Authorities of Costa Rica reported this Friday that the country will lead the Center for Innovation for the Improvement of Crops in Central America and the Caribbean (CACCIA), which is focused on the development of more productive, resilient crops and with greater nutritional value for producers of the region.
The National Institute for Innovation and Transfer in Agricultural Technology (INTA) revealed in a press release that it is one of the two entities selected to lead the initiative together with the Quisqueya University of Haiti.
“We are extremely proud to have formed an outstanding interdisciplinary team of national and international scientists that will act as a regional alliance for crop improvement, with a focus on beans, sorghum and sweet potatoes given their importance for smallholder agriculture at the regional level,” said the coordinator and breeder of INTA, José Roberto Camacho.
The group’s objective is to guide the region towards “more equitable, efficient and climate-smart genetic improvement programs, through the use of new tools, technologies and methods, in order to contribute to reducing hunger and malnutrition in the region”, explained the expert.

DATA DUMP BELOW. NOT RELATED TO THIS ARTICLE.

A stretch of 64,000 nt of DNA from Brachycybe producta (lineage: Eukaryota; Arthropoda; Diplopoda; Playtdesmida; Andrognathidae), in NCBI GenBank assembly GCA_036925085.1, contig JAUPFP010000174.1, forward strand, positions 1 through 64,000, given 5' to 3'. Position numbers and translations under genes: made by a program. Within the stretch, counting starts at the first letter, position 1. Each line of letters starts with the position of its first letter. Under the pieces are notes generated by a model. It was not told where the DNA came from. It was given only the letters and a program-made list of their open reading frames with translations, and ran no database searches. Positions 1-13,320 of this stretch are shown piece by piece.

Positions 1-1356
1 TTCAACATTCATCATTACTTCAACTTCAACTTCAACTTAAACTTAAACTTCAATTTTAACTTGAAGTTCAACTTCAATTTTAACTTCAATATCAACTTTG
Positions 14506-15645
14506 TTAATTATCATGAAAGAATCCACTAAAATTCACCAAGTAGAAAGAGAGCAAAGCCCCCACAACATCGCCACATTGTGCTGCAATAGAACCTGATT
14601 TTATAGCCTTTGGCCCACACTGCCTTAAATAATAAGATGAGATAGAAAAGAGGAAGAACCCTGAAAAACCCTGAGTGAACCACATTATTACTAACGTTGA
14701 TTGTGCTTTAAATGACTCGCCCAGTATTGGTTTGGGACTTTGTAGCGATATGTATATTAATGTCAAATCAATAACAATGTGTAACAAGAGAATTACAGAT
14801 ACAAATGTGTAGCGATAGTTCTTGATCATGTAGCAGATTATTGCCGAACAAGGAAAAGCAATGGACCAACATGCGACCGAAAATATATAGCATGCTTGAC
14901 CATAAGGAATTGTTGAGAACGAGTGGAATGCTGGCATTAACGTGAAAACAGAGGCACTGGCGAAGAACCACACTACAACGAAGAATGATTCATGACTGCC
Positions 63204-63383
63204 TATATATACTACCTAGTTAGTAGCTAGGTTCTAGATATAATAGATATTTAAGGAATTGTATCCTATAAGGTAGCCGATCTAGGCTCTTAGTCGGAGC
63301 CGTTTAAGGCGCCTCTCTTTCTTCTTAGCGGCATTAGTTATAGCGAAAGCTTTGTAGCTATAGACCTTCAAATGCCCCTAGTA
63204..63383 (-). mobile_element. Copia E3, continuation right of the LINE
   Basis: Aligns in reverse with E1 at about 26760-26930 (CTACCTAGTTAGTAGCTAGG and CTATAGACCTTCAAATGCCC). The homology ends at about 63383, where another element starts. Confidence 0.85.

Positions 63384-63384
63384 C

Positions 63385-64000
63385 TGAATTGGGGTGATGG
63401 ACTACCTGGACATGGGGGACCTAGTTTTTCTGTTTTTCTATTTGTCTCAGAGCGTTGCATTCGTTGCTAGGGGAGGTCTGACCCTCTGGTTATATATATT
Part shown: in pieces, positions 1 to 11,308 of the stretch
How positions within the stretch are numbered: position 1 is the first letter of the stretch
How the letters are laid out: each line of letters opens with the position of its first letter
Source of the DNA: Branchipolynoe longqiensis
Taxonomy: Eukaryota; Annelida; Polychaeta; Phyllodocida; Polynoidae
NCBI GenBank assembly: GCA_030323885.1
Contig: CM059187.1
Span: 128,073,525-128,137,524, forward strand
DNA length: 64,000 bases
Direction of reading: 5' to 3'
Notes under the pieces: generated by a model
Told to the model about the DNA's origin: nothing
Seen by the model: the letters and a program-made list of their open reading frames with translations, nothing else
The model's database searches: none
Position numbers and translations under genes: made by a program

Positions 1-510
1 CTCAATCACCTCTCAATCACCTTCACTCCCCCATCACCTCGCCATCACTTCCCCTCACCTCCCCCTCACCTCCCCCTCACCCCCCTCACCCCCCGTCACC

Essential step forward
For the authorities, the initiative is necessary to improve agricultural production and livelihoods, especially now where food security is an increasingly urgent problem to be solved.
The three-year project is promoted by Cornell University’s Crop Improvement Innovation Laboratory (ILCI) and funded by the Feed The Future program of the United States Agency for International Development (USAID).
“Together we are creating impact and developing sustainable solutions for hunger reduction on a local and global scale. The Innovation Center will leave a lasting impact on food security for many years to come,” said ILCI Director Stephen Kresovich. The Crop Improvement, Innovation Laboratory (ILCI) was launched in October 2019, and seeks to strengthen national agricultural research institutes, with the tools to define their specific objectives and direct crop improvements to reduce malnutrition, hunger and provide income equity from a gender and youth perspective.